2. Originalism ≠ original understanding
      3. Originalism ≠ fidelity in constitutional interpretation
      4. Originalism ≠ interpretation
      5. The written Constitution ≠ originalism
      6. The classical, interpretive justification of judicial review ≠ originalism
      7. The turn to history ≠ a turn to originalism
    6. Why do I hope that we are not all originalists now?
      1. Richard Posner, in “The Problematics of Moral and Legal Theory,”confessed to a visceral dislike of “academic moralism,” a body of literature bringing normative moral and political theory to bear in legal analysis: “A lot of it strikes me as prissy, hermetic, censorious, naive, sanctimonious, self-congratulatory, [and] insipid.”
      2. I have more substantive, and less visceral, reasons for hoping that we are not now all originalists.
        1. Originalism, old and new, is at bottom authoritarian, an insult to the founders for their arrogance and an insult to us for our subservience. A regime of purportedly dispositive concrete original meanings is, at best, beside the point in constitutional interpretation and, at worst, an authoritarian regime that is unfit to rule a free and equal people. To add further insult, its proponents serve it up to us in the name of democracy!
        2. Originalism, old and new, makes a virtue of claiming to exile moral and political theory from the province of constitutional interpretation. That is neither possible nor desirable, nor is it appropriate in interpreting our Constitution, which establishes a scheme of abstract aspirational principles and ends, not a code of detailed rules.
        3. Originalism, old and new, misconceives fidelity in constitutional interpretation: ironically, in the name of interpretive fidelity, originalists would enshrine an imperfect constitution that does not deserve our fidelity. The moral reading, because it understands that the quest for fidelity in interpreting our imperfect Constitution exhorts us to interpret it so as to make it the best it can be, offers hope that the Constitution may deserve our fidelity, or at least may be able to earn it.
    7. Furthermore, much of the best work in constitutional theory today is not originalist in either an old or a new sense; indeed, much of it is what I have called “post-originalist.”
      1. I will mention a few examples, without by any means being exhaustive.
      2. Dworkin: moral reading of the Constitution
      3. Me: constitution-perfecting theory
      4. Barber and Moore: teleological, moral realist reading of the Constitution
      5. Sager: justice-seeking constitutional theory
      6. Eisgruber: constitutional self-government, with Supreme Court speaking on behalf of the people about questions of moral and political principle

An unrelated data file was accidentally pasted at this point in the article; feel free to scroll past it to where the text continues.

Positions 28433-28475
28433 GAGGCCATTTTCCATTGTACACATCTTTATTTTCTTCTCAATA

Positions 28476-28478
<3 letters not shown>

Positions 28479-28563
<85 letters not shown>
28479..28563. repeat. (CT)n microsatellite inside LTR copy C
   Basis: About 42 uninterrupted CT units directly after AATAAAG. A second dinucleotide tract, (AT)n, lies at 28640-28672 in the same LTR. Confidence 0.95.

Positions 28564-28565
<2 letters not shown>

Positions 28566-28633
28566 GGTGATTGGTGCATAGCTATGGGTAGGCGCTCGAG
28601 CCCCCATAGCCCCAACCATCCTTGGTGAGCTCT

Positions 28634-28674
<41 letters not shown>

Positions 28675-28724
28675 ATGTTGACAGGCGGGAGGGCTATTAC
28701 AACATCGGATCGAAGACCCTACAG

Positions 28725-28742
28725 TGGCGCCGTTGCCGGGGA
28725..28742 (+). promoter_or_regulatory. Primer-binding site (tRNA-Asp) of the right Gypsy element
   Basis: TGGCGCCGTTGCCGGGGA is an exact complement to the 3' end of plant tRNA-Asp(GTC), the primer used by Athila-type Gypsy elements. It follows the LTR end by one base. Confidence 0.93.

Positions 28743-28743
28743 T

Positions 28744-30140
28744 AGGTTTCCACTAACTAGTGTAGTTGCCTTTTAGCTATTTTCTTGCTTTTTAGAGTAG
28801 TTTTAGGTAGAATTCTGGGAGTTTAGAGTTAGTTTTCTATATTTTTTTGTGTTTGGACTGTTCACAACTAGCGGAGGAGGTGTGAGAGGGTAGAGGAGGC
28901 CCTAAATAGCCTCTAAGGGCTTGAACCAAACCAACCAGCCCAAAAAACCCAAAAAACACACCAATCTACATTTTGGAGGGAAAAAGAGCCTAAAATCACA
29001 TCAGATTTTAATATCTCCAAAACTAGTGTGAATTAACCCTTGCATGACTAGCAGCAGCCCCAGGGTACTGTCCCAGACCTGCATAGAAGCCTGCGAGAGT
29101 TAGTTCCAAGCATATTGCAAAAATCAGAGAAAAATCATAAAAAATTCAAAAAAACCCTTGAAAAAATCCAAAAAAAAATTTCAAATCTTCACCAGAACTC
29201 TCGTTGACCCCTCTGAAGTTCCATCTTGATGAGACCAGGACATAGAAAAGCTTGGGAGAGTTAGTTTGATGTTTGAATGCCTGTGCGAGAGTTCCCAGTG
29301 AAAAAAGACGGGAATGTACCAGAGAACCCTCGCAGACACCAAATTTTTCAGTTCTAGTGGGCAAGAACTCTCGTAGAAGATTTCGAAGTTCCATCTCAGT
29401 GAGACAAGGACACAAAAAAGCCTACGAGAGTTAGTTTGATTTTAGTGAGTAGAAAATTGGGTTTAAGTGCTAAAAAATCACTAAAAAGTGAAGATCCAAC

7. Dorf: democratic experimentalism
      8. Strauss: common law constitutionalism
      9. West: aspirational, progressive constitutionalism
      10. Rubenfeld: reading the Constitution as written
    8. What would a post-originalist world look like?
      1. Note that I said “post-originalist,” not “nonoriginalist.”
      2. In what follows, I draw upon my pieces “Fidelity to Our Imperfect Constitution” and “Original Meaning Without Originalism.”
      3. A post-originalist world would give due regard to original understanding in constitutional interpretation without being originalist.
      4. In a post-originalist world, we would understand that history is, can only be, and should only be a starting point in constitutional interpretation. It has a threshold role, which is often not dispositive.
        1. In the dimension of fit, history helps (or should help) screen out “off-the-wall” interpretations or purely utopian interpretations, but often does not lead conclusively to any interpretation, let alone the best interpretation.
        2. History usually provides a foothold for competing interpretations or competing theories.
        3. It alone cannot resolve the clash among these competing interpretations or competing theories.
        4. To resolve such a clash, we must move beyond the threshold dimension of fit to the dimension of justification.
      5. Reva Siegel’s work is post-originalist in the sense that she understands that history matters, not as it binds our choices - as it were, through “the law of the father” - but as it informs our choices, decisions for which we as a people are responsible.
      6. Similarly, Martin Flaherty has suggested that in a post-originalist world, we would take an “experiential” rather than authoritarian approach to the use of history in constitutional interpretation.
      7. In conclusion, a post-originalist world would look somewhat like the pre-originalist world - treating original understanding as one source of constitutional meaning among several, not the exclusive legitimate theory, and using history for what it teaches rather than for what it decides for us - although it would be far more sophisticated theoretically than that world was.